IP Strategy: A well-defined IP strategy aligns patent activities with business goals. Intellectual property (IP) strategy and intellectual asset management require leveraging data, best practices, and game-winning strategy throughout your process. IP strategy can leverage your business, unlike any other type of asset.[5]

IP Analytics: Insights into technology trends, competitor activities, and market opportunities. IP Analytics. Which allows you to use data from the patent office to find unique and valuable insights. IP analysis can provide new directions for R&D, positioning your company against (or protecting your company from) a competitor and increasing your company’s value in a merger or acquisition.[6]

Evidence of Use: Demonstrating practical application and infringement of patents in licensing negotiations. When should patent owners consider getting an ‘Evidence of Use’ (EoU) opinion? Evidence of use is a process of collecting material Evidence that an outside party may practice the technology claimed in a patent. [7]

Freedom to Operate (FTO): Ensuring that company products do not infringe on others’ patents. Freedom to operate (FTO), what it is, and the many strategies you can use to gain leverage for your company. Learn secrets very few companies know, and more importantly, learn how to protect your company from patent lawsuits. FTO will also inform you about your competitors to build better products and services at meager costs.[8]

Invent Around: Developing alternative technologies that do not infringe on existing patents. Is a patent stopping your business from moving forward or increasing market share? Do you have a new technology or patent that you think will be valuable, but you’re worried your competitors might be able to figure out how to get the same benefits without you? The magic of inventing around patents is for you. Any patent can be invented to avoid needing a license to a patent, infringing on a patent, or to strengthen your portfolio so that it is harder for competitors to get around you.[9]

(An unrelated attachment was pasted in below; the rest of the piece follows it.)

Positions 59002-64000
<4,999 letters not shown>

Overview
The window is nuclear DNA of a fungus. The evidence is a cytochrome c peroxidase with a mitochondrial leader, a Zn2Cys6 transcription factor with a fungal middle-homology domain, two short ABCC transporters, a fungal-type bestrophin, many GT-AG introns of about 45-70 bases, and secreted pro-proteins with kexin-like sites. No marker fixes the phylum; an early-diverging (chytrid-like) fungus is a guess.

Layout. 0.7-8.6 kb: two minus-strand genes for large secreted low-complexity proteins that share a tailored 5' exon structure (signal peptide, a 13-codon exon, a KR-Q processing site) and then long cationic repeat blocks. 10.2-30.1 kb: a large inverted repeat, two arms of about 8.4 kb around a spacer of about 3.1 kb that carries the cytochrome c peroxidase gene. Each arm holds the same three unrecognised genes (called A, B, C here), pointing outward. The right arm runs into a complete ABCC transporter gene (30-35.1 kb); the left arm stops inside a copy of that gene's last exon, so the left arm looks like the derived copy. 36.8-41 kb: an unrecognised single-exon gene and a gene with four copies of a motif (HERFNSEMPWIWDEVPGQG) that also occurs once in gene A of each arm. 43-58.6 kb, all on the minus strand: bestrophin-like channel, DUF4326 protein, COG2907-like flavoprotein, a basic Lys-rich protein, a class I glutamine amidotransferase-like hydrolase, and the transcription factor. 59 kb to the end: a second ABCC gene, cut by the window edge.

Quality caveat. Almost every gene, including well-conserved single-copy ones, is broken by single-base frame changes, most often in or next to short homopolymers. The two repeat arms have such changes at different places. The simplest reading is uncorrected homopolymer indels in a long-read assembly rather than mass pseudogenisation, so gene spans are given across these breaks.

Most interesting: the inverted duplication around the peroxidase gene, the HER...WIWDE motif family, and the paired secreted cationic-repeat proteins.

Invention on Demand in White Space: Identifying and filling gaps in untapped areas with new inventions. What if there was a way to create more inventions in less time with lower costs that empowered your team to be more creative and gave your business leverage over competitors and partners? Revolutionize Your Business with the Power of Invention On Demand – Say Goodbye to Limits and Hello to Limitless Possibilities![10]

You have enabled Publications for Prior Art: Establishing prior art to prevent competitors from patenting similar technology. Often erroneously called “defensive publications,” Enabled Publications offer a secret and powerful weapon in your IP arsenal. Learn about enabled publications, what they can do, how to document them, and how to use them to create the cheapest and most potent “weapon” in the IP strategy. Learn this, and you will likely improve the value of your current and future IP portfolio enormously and again, as crazy as it may sound, at a meager cost.[11]

IP Story: Developing a narrative around the IP portfolio to make patents more attractive to potential licensees. Developing intellectual property can be difficult and costly, so how do you communicate IP’s value to a business and market? While data and analysis can be critical technical tools, it is much easier for most busy investors and executives to believe a compelling story. In this episode, John will teach you how to tell your IP Story to get the most value from your intellectual property, like patents and trade secrets.[12]

[4] Episode 30 – The IP Landscape: Know Your Business